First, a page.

The largely-missing dimension is implicitly addressed in two of the most interesting essays in the volume. In ‘Ecopoetics and the Origins of English Literature’, Alfred K. Siewers explores the concept and symbolism of the ‘green world’ in some key medieval texts. In ‘Amerindian Eden’, Edward M. Test makes the case for a revival of interest in the 16th-century writer  Guillaume de Saluste Sieur du Bartas, in relation to the tension between the Judeao-Christian mythology of the European settlers of North America and the existing, earth-based mythology of the Native Americans.  It is perhaps no coincidence that these contributions are less riddled with jargon than most, and they are less curtailed by the obligation to make all things new. However, even their interest in the spiritual dimension of ecology is limited.

Siewers, for example, credits the mid-twentieth century critic Northrop Frye with coining the term ‘green world’, not seeming to realise that it actually comes from the Romantic poet John Keats. In other words, he thinks it is merely a critical category rather than a visionary possibility. In this respect, Siewers shares a failing with the editors: a forgetting of the spiritual force of Romantic ecology. The representative statement comes in the introduction: summarising Outka’s essay on Frankenstein, the editors blithely refer to the typical Romantic epiphany as being all about human transcendence of nature.  This is simply not so, as the work of Kevin Hutchings, Mark Lussier, Kate Rigby and others have shown. Had the editors spent more time absorbing the still-potent legacy of Romanticism, they would see that for much of the time, when they think they are saying something new in their stress on indeterminacy, they are unwittingly echoing Keats’s notion of ‘negative capability’.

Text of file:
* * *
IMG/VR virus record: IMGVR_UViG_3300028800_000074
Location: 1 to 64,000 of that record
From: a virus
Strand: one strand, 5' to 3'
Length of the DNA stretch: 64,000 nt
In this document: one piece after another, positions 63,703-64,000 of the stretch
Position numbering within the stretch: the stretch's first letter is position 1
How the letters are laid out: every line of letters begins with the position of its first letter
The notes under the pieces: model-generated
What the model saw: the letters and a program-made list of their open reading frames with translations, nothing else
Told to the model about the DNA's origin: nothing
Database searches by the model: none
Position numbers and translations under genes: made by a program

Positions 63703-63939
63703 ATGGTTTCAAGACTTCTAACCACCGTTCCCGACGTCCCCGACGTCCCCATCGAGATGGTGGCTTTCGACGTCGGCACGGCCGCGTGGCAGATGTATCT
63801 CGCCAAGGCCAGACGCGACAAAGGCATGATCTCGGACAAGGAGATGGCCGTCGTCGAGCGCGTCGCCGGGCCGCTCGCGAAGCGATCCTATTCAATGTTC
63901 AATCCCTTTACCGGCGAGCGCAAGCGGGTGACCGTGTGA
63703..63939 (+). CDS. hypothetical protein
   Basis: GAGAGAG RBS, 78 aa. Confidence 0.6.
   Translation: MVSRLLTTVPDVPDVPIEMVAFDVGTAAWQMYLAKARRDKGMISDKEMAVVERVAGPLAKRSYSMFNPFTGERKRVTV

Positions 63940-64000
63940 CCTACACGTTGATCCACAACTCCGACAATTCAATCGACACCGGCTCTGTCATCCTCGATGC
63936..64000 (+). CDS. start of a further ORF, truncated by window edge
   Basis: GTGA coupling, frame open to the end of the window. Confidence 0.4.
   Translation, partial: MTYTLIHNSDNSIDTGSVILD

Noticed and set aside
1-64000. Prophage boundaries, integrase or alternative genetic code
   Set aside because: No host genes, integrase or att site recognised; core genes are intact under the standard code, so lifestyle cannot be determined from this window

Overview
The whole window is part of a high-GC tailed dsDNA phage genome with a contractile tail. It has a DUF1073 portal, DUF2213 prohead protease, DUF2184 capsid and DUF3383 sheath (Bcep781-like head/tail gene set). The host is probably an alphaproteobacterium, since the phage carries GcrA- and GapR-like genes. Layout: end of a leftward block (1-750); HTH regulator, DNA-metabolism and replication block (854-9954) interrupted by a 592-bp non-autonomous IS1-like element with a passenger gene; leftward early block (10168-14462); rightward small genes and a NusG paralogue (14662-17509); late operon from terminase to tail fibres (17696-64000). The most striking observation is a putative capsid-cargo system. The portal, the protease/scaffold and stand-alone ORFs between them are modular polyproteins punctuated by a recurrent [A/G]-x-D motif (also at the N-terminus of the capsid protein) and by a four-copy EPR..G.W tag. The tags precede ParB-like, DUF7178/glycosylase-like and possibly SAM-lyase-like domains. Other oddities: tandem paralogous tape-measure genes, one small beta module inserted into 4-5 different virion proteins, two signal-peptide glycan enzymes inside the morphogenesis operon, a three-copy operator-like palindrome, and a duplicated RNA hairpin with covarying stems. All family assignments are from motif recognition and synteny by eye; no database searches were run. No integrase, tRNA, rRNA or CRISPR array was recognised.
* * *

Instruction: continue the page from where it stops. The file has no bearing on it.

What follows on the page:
If only the title Environmental Criticism for the Twenty-First Century had been foresworn, and something more modest had been chosen: eg, Soundings in Contemporary Green Theory. However, there is one essay that I would like to end by commending unreservedly: Cheryl Glotfelty’s ‘Reclaiming Nimby’. In twenty absorbing pages she addresses head-on the charge that those who seek to protect the natural environment of their locality are being selfish, bourgeois, sentimental, or deluded. If people won’t fight to defend the place where they live, she demands to know, what chances are there of feeling any concern for more distant habitats? Glotfelty explores the rhetoric of NIMBY by way of the sentence ‘You do not put that in my backyard’. In doing so, she shows that, far from being a statement of self-interest, it is a powerful expression of global responsibility, forcing us to ask about agency and power (‘you’), about the desirability of a given project (‘that’), about the person or group affected (‘my’), and about the definition and dimensions of place (‘backyard’).

None of the essays gathered here is negligible, and I’d be quite interested if I came across any of them in a journal. But for me the one that really matters is that of Glotfelty. It is a genuine source of illumination as we make our tentative way through these darkest of times.

Laurence Coupe